Whether you got concussed playing lacrosse in North Carolina, or you fell in the shower and hit your head hard on the marble tiling, you’ve suffered greatly over the past few days or weeks.
In the immediate wake of the hit to your head, you probably felt horrendous symptoms, such as nausea, dizziness, headaches, body aches, and worse. You may have even “redded out” or blacked out — and suffered lacerations, internal bleeding, bruising, etc. It was not a pleasant experience. But at least you’re through it now.
Whether you recently came back from the ER with a clear CAT scan (hopefully), or you’re just starting to research your potential legal options, you’ve discovered an additional problem — hypochondria.
Hypochondria is unwarranted fear of illness or injury, characterized by mental chatter about health anxiety that won’t go away and that creates anxiety.
Hypochondria can be debilitating and unnerving. But when combined with a real illness — especially a confusing health problem, like TBI — it can downright take control of your life.
While the Law Offices of Michael A. DeMayo can provide a consultation about rights after a Charlotte traumatic brain injury, we cannot offer psychological and medical advice.
That said, here are three good strategies to manage hypochondria related to your case:
1. Become a master of self-observation. Write down your thoughts, feelings, and symptoms.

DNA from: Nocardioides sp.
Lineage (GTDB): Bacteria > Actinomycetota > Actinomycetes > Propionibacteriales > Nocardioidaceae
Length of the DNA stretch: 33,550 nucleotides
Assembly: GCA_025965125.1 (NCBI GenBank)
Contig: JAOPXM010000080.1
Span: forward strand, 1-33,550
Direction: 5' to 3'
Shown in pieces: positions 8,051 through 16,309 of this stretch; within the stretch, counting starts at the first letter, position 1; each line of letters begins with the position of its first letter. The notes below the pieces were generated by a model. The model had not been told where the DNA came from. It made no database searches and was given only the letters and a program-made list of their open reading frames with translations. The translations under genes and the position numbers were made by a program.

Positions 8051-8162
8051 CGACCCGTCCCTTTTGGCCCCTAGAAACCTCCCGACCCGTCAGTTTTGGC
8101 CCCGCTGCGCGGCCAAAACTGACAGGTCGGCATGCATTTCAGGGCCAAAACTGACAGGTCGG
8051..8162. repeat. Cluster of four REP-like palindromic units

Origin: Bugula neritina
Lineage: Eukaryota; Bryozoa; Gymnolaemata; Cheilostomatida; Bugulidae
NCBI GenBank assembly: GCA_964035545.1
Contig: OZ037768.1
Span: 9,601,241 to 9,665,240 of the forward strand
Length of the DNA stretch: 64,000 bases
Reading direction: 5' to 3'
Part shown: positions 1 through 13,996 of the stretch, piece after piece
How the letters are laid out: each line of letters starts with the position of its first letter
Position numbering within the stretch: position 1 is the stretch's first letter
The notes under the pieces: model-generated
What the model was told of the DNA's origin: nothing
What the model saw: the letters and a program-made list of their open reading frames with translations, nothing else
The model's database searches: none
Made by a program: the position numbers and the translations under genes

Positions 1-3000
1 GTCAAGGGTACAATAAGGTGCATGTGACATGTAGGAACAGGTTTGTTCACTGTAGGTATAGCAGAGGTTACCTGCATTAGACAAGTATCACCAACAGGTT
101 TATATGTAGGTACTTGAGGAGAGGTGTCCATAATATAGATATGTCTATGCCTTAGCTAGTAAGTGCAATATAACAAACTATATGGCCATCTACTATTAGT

Our minds are intrinsically bad at separating objective truth from emotional intuition. To get a handle on a situation that’s chronically distressing, write down your observations, thoughts, and feelings in a journal, so you can show them to other people (such as a doctor) and track the reality (or lack thereof) of recurring thoughts.
2. Use “if/then” constructions.
Maybe you stress out over even the slightest headache, because you worry about what it might mean for your TBI prognosis. To keep yourself from either ignoring a real problem or letting a non-problem drive you crazy, you might write out an “if/then” statement like the following: “IF I get a small headache, THEN I will track it, tell my wife, and call my doctor within x minutes if I’m super concerned.”
3. Lastly, find great support systems.
The team here at the Law Offices of Michael A. DeMayo can help you fight your TBI lawsuit, thus relieving some agitation that may be provoking the hypochondria. Get in touch with us today for a free consultation.